29 December 2009
Music: Best Songs of the Decade, Part 3 (L-R)
LCD Soundsystem – “All My Friends”
From the album Sound of Silver (DFA, 2007)
James Murphy writes about regret the way great novelists do. But his point is this: what good is it to grow up and start making money if you're just going to want to reclaim your youth later on? Ponder that when you think about taking that desk job.
Lecrae – “Send Me/Represent”
From the compilation EP Amped (Reach, 2007)
Musically, Lecrae is something of a miracle worker: he's brought legit skills to the heretofor (understandably) maligned genre of Christian rap. Here, he disses not other MCs, but lazy listeners who'd rather watch MTV than do something that would impact the world.
Leeland – “Carried to the Table”
From the album Sound of Melodies (Essential, 2006)
The wee Mooring took an obscure psalm and turned it into a tear-jerking anthem. It's not an end-of-your-rope giving up, but a breakthrough giving up. Beautiful.
M.I.A. – “Paper Planes”
From the album Kala (Interscope, 2008)
The kind of success story you can cheer for: she didn't have to change your sound to achieve fame. Most people heard it in that Pineapple Express trailer, but it made much more sense in the context of Slumdog Millionaire. For the gangsta in all of us.
M83 – “Kim & Jessie”
From the album Saturdays = Youth (Mute, 2008)
Wait, this isn't the theme song for the worst '80s movie ever made? Why isn't Andrew McCarthy in this video?
Mêlée – “She’s Gonna Find Me Here”
From the album Devils & Angels (Warner Bros, 2007)
The antithesis of emo. Lead singer Chris Cron doesn't think it'll never happen. It just hasn't happened yet.
MGMT – “Time to Pretend”
From the album Oracular Spectacular (Columbia, 2008)
Thirty years ago, your parents listened to Loverboy's “Working for the Weekend” when 5 o'clock Friday rolled around. Now, it's your turn.
Moby – “I’m Not Worried at All”
From the album 18 (V2, 2002)
Play may have been his big seller, but this song was the apex for the DJ. Combining all the things that made him so popular in the first place (universal themes, but mainly taking a good portion of his music from old spirituals) was on full display here.
Modest Mouse – “Float On”
From the album Good News for People Who Love Bad News (Epic, 2004)
Could anyone have guessed that people outside of college campuses and Pitchfork offices would know the name Modest Mouse before this year? I don't think they did either. But one listen to the sage advice of Isaac Brock, self-help guru, changed all that.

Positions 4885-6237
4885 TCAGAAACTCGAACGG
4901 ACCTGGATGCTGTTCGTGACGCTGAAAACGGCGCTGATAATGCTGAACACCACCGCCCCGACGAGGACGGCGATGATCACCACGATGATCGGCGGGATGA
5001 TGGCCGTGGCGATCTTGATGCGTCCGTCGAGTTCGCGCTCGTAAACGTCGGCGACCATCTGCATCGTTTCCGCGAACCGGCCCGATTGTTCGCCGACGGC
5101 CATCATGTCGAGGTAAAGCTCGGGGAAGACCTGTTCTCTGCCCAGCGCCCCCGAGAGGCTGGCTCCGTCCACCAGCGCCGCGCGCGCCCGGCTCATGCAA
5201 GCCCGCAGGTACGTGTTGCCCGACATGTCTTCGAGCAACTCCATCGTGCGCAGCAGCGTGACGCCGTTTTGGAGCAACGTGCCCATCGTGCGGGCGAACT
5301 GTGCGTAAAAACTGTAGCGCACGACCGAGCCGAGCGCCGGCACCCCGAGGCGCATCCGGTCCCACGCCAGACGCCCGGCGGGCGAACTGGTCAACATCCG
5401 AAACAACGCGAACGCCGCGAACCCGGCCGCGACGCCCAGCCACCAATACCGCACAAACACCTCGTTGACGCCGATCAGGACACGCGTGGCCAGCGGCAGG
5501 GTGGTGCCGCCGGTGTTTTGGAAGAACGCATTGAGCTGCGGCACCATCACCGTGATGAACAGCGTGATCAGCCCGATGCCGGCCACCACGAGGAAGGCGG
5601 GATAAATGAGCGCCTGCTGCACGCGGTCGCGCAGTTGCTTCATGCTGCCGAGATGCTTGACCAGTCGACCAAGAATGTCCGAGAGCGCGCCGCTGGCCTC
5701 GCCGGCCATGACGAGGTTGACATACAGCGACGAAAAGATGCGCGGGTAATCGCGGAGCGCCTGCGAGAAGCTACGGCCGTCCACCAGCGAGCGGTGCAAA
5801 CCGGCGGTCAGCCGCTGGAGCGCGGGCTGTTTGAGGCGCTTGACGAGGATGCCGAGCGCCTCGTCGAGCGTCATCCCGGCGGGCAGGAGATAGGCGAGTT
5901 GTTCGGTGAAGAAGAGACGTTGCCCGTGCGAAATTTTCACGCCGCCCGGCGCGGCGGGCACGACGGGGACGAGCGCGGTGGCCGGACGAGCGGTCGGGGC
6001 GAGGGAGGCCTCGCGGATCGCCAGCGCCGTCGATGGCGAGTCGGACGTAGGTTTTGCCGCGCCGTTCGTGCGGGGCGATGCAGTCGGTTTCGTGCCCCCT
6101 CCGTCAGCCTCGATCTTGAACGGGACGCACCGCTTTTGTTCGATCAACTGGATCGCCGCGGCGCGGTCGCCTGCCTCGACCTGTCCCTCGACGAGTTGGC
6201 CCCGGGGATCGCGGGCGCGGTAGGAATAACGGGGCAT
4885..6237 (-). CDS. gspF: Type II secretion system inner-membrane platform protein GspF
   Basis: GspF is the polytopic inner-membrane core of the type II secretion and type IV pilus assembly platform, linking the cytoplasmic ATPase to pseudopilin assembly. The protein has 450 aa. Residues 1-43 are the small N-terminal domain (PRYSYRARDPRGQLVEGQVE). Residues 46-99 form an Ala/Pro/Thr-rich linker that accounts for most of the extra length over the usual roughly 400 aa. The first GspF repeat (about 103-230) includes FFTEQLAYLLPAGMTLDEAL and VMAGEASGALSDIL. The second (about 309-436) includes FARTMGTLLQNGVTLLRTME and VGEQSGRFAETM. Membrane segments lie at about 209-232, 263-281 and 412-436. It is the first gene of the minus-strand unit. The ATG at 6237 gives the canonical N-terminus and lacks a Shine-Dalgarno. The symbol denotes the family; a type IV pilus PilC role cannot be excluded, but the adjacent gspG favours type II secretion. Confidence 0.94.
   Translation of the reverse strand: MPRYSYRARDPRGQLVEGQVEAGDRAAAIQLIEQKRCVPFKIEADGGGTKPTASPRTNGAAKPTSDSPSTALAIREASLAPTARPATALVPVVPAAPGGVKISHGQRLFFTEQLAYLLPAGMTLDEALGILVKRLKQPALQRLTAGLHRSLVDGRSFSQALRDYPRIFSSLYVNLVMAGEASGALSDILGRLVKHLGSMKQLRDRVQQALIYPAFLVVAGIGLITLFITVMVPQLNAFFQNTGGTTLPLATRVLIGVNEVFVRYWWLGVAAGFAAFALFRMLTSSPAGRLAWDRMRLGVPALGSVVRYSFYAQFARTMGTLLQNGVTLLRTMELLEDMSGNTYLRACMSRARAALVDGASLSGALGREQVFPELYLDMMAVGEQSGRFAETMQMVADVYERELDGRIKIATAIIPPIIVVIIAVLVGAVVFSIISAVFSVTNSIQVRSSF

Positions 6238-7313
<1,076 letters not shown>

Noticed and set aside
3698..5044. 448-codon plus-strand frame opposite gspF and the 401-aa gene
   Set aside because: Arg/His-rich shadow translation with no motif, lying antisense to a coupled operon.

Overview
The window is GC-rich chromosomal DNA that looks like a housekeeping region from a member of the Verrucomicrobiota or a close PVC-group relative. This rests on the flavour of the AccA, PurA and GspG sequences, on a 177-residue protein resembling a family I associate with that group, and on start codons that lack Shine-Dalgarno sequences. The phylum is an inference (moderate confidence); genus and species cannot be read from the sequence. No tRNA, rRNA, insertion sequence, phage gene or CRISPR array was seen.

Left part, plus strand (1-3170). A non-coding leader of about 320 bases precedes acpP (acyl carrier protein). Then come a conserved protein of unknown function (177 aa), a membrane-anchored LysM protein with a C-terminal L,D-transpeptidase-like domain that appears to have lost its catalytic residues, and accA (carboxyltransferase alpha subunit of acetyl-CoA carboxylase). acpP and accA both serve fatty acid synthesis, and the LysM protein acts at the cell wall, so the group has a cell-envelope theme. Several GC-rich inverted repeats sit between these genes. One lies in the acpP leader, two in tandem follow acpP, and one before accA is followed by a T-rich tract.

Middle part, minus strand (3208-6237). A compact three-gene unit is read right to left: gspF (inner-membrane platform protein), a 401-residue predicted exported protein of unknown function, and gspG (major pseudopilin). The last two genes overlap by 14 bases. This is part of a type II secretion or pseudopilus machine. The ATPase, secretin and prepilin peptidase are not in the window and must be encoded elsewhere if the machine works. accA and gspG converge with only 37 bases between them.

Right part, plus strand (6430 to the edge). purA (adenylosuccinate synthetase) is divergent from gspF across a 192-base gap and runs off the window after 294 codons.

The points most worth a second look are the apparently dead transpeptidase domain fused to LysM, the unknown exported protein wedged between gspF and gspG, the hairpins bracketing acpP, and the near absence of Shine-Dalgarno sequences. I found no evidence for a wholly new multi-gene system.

Morrissey – “The World is Full of Crashing Bores”
From the album You are the Quarry (Attack, 2004)
Don't call it a comeback; he'd been here for years. One of his most universal songs, even if we're not all wordsmiths.
Nas – “Made You Look”
From the album God’s Son (Ill Will, 2003)
With just one line--“Made you look/You're a slave to a page in my rhyme book”--Nasir Jones had us hooked.
New Order – “Crystal”
From the album Get Ready (London, 2001)
After years of middling with side projects, the seminal electronic band reunited for one of the decade's best club albums. Without this song, there would be no Killers (and not just because of the video).
Oasis – “Songbird”
From the album Heathen Chemistry (Big Brother, 2003)
So Noel finally deflated his ego enough to let Liam right a song, and the result is far better than when the Beatles let Ringo write a song.
OutKast – “Hey Ya!”
From the album Speakerboxxx/The Love Below (LaFace, 2003)
There are many good arguments for “B.O.B.” to be on this list instead, but I still have to go with the infectious “where-do-we-go-from-here” hit. André 3000 knew how to traffic in heartbreak in addition to the regular hip-hop trappings.
Trey Parker & Matt Stone – “The End of an Act”
From the soundtrack album Team America: World Police (Atlantic, 2004)
What could be a more pure expression of love than comparing your affection to how much Pearl Harbor sucked? That's an awful lot, girl.
Pet Shop Boys – “I Get Along”
From the album Release (Parlophone, 2002)
With this song, Neil Tennant became the biggest liar since John Waite declared “I ain't missing you at all.”
Peter Bjorn and John – “Young Folks”
From the album Young Folks (Wichita, 2006)
Whistling came back into (hipster) fashion with this off-beat Dutch hit, and it's not hard to see why. It'll be stuck in your head for days, but the difference between this and most Top 40 songs is you'll actually want it there.
Phoenix – “Consolation Prizes”
From the album It’s Never Been Like That (Astralwerks, 2006)
They're just now gaining the popularity they deserve, but this song finds the French band at their peak, singing deceptively upbeat pop songs to hide the betrayal underneath.
The Postal Service – “Brand New Colony”
From the album Give Up (Sub Pop, 2003)
Should Ben Gibbard write your vows? If they're this good, you may want to ask him for some help.
The Rev. Peyton’s Big Damn Band – “Walmart Killed the Country Store”
From the album The Whole Fam Damnily (SideOneDummy, 2008)
AC/DC sold millions of copies of Black Ice by carrying it exclusively at Wal-mart. But I doubt the Rev. Peyton cares if his shamefully unheard 2008 album will ever be sold at the Evil Empire because, truthfully, they kill mom-and-pop business. A folky bit of righteous indignation.
Rilo Kiley – “Portions for Foxes”
From the album More Adventurous (Brute/Beaute, 2004)
A song that's all about the moment when you know you shouldn't do something but you debate whether you should do it anyway. You know you've been there.